The team's focus was to improve students' structure and craft in narrative writing, to meet their goal of getting most students to a particular score on a writing rubric connected to the Partnership for Assessment of Readiness for College and Careers (PARCC) assessments. Decklemann noticed that, although the team brought student work samples and the rubric to their meetings, instead of using these resources to make evidence-based decisions, teachers discussed problems beyond what they could see in the work, sometimes resorting to blaming students or families. They brainstormed solutions before exploring causes. They lacked follow-through in the classroom.
After consulting with her coach and others in her turnaround teacher cohort, Miranda used a Trends/Causes/Remediation protocol. Teachers brought two representative samples for each of the four possible scores on the rubric. They examined samples and shared trends they saw, such as an issue with students not providing details in their writing. Miranda prompted the team to think about plausible causes for these trends, sticking to what was within their locus of control.
After establishing root causes, teachers thought about how to address students' specific needs. Teachers designed a concrete instructional plan, created an assessment, and set a date to assess the team's progress.
Evidence-based decision makers say
  • What diagnostic information did we get from the assessment?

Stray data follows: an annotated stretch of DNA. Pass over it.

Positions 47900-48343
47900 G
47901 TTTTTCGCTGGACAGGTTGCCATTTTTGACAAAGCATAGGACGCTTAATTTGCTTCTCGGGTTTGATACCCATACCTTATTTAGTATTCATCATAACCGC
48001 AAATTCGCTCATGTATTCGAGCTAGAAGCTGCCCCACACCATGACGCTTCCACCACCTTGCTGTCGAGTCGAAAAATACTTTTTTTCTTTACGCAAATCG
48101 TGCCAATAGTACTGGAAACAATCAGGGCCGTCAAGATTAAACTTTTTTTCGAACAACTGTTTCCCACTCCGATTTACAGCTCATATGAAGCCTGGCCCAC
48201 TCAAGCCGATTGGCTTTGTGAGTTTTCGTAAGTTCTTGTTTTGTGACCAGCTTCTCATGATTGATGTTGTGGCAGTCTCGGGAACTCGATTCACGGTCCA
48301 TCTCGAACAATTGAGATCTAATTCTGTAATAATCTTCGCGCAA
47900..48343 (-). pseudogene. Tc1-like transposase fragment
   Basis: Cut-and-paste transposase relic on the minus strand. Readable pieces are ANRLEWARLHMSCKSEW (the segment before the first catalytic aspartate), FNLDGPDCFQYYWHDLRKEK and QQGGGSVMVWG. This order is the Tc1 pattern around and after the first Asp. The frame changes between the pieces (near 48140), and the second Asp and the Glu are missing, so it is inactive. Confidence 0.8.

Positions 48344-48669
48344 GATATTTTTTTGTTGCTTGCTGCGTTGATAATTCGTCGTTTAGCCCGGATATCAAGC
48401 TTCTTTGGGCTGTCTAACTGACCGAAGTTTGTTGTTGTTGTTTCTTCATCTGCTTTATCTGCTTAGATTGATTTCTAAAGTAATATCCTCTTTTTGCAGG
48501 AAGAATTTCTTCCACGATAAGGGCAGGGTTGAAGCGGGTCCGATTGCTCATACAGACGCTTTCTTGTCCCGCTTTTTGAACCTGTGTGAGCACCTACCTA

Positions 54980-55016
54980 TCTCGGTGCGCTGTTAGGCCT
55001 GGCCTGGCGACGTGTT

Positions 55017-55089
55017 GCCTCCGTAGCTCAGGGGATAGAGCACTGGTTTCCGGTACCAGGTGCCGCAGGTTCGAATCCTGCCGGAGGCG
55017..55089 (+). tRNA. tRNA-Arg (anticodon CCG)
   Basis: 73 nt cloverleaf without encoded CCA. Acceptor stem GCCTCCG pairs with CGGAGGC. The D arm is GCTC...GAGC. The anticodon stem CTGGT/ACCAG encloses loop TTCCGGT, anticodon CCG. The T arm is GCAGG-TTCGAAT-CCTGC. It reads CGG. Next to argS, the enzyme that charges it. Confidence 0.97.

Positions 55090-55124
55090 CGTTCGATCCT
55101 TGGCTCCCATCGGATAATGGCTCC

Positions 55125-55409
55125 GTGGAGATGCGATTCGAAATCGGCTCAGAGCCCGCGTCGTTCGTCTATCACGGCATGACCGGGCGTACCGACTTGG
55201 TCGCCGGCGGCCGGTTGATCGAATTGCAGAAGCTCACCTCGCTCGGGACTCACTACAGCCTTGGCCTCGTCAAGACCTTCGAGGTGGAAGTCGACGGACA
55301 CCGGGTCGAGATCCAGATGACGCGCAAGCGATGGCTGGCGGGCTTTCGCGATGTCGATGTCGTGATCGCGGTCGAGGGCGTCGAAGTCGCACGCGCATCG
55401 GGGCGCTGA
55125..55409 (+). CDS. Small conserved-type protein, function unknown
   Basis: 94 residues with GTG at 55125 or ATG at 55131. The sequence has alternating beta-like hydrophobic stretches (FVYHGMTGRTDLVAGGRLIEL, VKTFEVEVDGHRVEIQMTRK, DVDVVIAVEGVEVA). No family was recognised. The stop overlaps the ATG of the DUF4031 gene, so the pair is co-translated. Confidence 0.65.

• Are there trends within specific subgroups?
  • Why do we think students responded as they did?
  • How will we modify our instruction on the basis of incoming data? Which students should we modify for?

3. They facilitate adult learning.

As skillful facilitators of adult learning, teacher leaders are concerned about the learning of students and colleagues. This means they operate with emotional intelligence; they listen intently to teachers, tune in to what a colleague is worried about, and respond to that teacher's concerns. They anticipate teachers' learning needs and foster a climate for success.
After teaching for six years, Kate McGraw joined the Viveiros Elementary staff as a 2nd grade teacher leader. In September, Kate's team crafted its literacy goal, part of which was to have 100 percent of students score "low-risk" in the Nonsense Word Fluency scale of the DIBELS reading assessment by June. Careful not to make assumptions about what teachers knew about phonics and fluency, Kate spoke with teachers to learn about their experiences and uncover individual strengths and needs. She learned that few teachers used DIBELS to inform instruction. Kate observed as her team analyzed the data, listening keenly to observations teachers shared. When she heard surface-level observations like "He's at risk," Kate probed for more information, asking, "What led you to that conclusion?"